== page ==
Thursday, June 23, 2016

Why I'm OK that My Kid is a Benchwarmer

To my son who is (apparently) not the star on the team. 

So dude - you started strong and now, with the finish line in sight, you have fallen behind the pack. The pack being the starters. 

You're no longer first on the line up card. No one with a microphone is announcing your name. The crowds don't scream out and your jersey stays clean. 

And I can tell it bothers you. And what bothers you bothers me. But I have a few things to say about that:

1. You are not a better person when you are more known. Whether 6 people (the number of fans you have right here in your family) know how great you are or the whole town thinks you're great - you're great. Greatness isn't multiplied by increased knowledge. You're worthy and awesome because you are worthy and awesome. More people don't have to acknowledge that in order for it to be true. 

2. These probably aren't your best days. I know this game or this field or this team feels like the best moments of your life but son, it's only because you don't know what's ahead. Since I'm 45 let me tell you; there is a lot to live for and better days are promised in the years and months to come. You're not maxing out now. You're just not. 

3. And yet this is special. It's a quandary I know. These days are not the best you'll EVER have and yet they carry potential for being awesome. So relish it. Be in the moment. Capture photographs in your mind (or Instagram). Make memories. Because someday you'll look back on these photos and marvel at your trim waist or the seed spitting contest from the dugout and its those things that will make you happy. Not just the W's. 

3. W's are not as important as you, your coach or the fans think they are. Of course we play for a record and of course we love the taste of victory and trophies are shiny. But it's actually not about winning. Playing strengthens your body, stretches you mentally and being on a team fosters comradery. And if there is any skill you need in life it's learning how to get along with others. Please do your best. Practice hard. Develop grit. But in the end be a good person. 

5. By the way, that's MY name on your shirt. When you hit the floor (or field or pool or court) remember it may be you the public sees while I sit out on the bleachers but it's OUR name on your jersey. In other words you're not doing anything just for you, you're representing us - your family - aka your biggest fans. Be genuine, be you - but know what you do, how you play and your attitude creates connotation to the family name. Make us proud. 

6. And finally, while you're wishing you were a star I'm hoping your learning a valuable lesson. Losing, and the pain of dashed dreams, are the stuff grit is made of. When you don't get what you want in life it will either break you or create you. And in this house we're creators! Don't let yourself down because of game stats.  Use the pain and disappointment to propel you on to the next goal or dream or moment. If you want to be better - be better. If you want to try something else, do that. But in the end don't quit; not on yourself and not on your team.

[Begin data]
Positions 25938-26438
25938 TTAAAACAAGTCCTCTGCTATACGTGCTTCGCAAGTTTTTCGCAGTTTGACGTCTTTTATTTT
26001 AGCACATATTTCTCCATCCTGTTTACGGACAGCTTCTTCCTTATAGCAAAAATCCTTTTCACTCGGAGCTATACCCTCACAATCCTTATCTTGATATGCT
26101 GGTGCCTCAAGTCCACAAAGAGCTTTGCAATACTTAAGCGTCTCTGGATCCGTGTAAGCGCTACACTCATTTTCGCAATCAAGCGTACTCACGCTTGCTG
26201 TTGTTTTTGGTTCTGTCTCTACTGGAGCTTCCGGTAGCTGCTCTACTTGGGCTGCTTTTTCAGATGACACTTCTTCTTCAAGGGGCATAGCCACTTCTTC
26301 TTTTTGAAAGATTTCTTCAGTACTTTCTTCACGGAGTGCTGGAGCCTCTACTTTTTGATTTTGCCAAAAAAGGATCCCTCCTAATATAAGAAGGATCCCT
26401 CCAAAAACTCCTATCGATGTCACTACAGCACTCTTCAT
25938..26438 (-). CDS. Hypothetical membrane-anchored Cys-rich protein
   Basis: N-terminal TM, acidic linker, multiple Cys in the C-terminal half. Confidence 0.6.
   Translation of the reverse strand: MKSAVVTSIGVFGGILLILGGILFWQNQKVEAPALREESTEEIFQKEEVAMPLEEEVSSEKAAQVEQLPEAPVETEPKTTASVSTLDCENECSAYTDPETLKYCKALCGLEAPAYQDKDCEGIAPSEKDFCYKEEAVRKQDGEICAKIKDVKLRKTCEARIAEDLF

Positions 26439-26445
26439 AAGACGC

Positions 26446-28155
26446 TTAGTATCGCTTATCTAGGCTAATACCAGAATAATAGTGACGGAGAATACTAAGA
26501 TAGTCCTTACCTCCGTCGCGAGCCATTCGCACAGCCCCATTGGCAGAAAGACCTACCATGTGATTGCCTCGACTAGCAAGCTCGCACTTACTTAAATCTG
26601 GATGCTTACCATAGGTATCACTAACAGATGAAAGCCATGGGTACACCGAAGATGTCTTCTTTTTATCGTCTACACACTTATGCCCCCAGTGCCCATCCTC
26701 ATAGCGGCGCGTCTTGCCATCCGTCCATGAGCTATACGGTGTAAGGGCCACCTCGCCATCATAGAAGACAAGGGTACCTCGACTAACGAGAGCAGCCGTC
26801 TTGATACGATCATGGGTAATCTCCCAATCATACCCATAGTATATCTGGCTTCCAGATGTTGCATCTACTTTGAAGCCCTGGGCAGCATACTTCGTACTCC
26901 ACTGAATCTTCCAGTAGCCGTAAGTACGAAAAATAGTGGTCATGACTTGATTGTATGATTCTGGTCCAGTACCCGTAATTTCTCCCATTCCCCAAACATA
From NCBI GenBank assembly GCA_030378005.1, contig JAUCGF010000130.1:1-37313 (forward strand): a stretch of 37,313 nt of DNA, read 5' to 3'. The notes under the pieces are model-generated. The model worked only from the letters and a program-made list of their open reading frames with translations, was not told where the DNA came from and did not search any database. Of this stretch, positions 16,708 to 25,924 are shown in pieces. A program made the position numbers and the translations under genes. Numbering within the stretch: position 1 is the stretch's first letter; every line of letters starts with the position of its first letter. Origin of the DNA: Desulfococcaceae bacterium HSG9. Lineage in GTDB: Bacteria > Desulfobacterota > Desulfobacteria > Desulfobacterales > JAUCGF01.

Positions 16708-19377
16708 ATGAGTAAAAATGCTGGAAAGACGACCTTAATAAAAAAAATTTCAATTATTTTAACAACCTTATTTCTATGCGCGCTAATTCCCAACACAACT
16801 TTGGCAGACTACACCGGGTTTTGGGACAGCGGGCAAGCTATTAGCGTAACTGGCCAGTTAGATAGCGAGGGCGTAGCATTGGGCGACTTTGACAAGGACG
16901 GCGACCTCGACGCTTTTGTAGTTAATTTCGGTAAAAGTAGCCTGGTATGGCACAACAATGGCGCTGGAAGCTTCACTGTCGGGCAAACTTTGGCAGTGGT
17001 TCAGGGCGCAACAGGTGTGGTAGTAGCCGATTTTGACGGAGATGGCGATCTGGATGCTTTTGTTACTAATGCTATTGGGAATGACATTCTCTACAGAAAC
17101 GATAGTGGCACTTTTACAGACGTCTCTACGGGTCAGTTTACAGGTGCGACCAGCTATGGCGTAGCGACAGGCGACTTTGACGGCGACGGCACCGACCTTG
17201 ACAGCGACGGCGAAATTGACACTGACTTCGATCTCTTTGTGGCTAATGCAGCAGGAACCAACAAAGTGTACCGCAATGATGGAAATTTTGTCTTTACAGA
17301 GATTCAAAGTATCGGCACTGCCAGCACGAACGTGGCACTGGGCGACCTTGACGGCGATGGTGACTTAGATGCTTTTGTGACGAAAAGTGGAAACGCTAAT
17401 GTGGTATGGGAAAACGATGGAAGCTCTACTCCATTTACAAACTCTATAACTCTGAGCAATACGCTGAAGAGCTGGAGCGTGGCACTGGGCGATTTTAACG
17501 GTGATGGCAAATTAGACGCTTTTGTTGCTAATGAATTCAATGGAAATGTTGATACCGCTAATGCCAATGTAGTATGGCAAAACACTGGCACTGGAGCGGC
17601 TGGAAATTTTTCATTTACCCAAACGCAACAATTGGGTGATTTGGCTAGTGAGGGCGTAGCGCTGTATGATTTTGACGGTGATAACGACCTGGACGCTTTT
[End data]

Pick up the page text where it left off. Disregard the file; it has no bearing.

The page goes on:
Sonshine, there is so much ahead for you. I can see the potential in your chest as surely as your heart beats. These days and these moments aren't the disappointments you think they are- they are the launchpad for what's to come. You might think being on top now is what you need and sure the attention is affirming but listen to me; your ball skills  and who recognizes your talent are not what you are made of. 

In the meantime, go check and see if your uniform is clean and water bottles ready. We have a game to get to. But look for me in the stands. That thumbs up I give you - the one you always ignore means, "I see you! And I'm on your team!"

Love, Mom

Saturday, June 4, 2016

Moving On

In 25 days we move. 
Into a new house. 
A bigger house.
A house not far from this one.
A house one mile away and yet it's on the other side of town. Because our town is small like that. 

To prepare to move all 7 of us and our stuff feels ...  intense. I don't really know where to start. The last time we moved it was 1999 and there were 4 Sikorskis. Now there's 7 of us. So? I just dive in; a cabinet here, a closet there.

Packing reminds me of our first move. 25 years ago - newlyweds who had no job prospects but an awful lot of that sappy love which makes you think you can conquer the world - loaded up a U-Haul trailer. The smallest trailer you could rent, just long enough for a full size bed, hitched up to our 2 door Chevy cavalier. I drove everything we owned across 3 states. Our first apartment was sparce but it was ours and I remember I loved it.

Thinking about our first place - and preparing to leave this one - has me nostalgic. Something I don't usually afford myself as the day to day survival & running of this tribe leaves little room for memory conjuring. 

In this house we have the markings on the wall where we documented the boys growth. In this house, on the wall just outside our room, it reads "Mom and Dad" because one of our little tykes wrote it there in blue ball point pen (but no one ever confessed they did it to this day). 

Today, on a lazy Saturday afternoon, walking past the markings on the wall lovingly running my fingers over the text, I decide to tackle my closet. I have 2 rods in my closet - well 3 if you count the space for the twins clothes. (Which by the way is a huge perk to the new house. I won't have MY closet in the girls bedroom). One rod, the main rod is my clothes; my work clothes, my play clothes, my regularly worn apparel.

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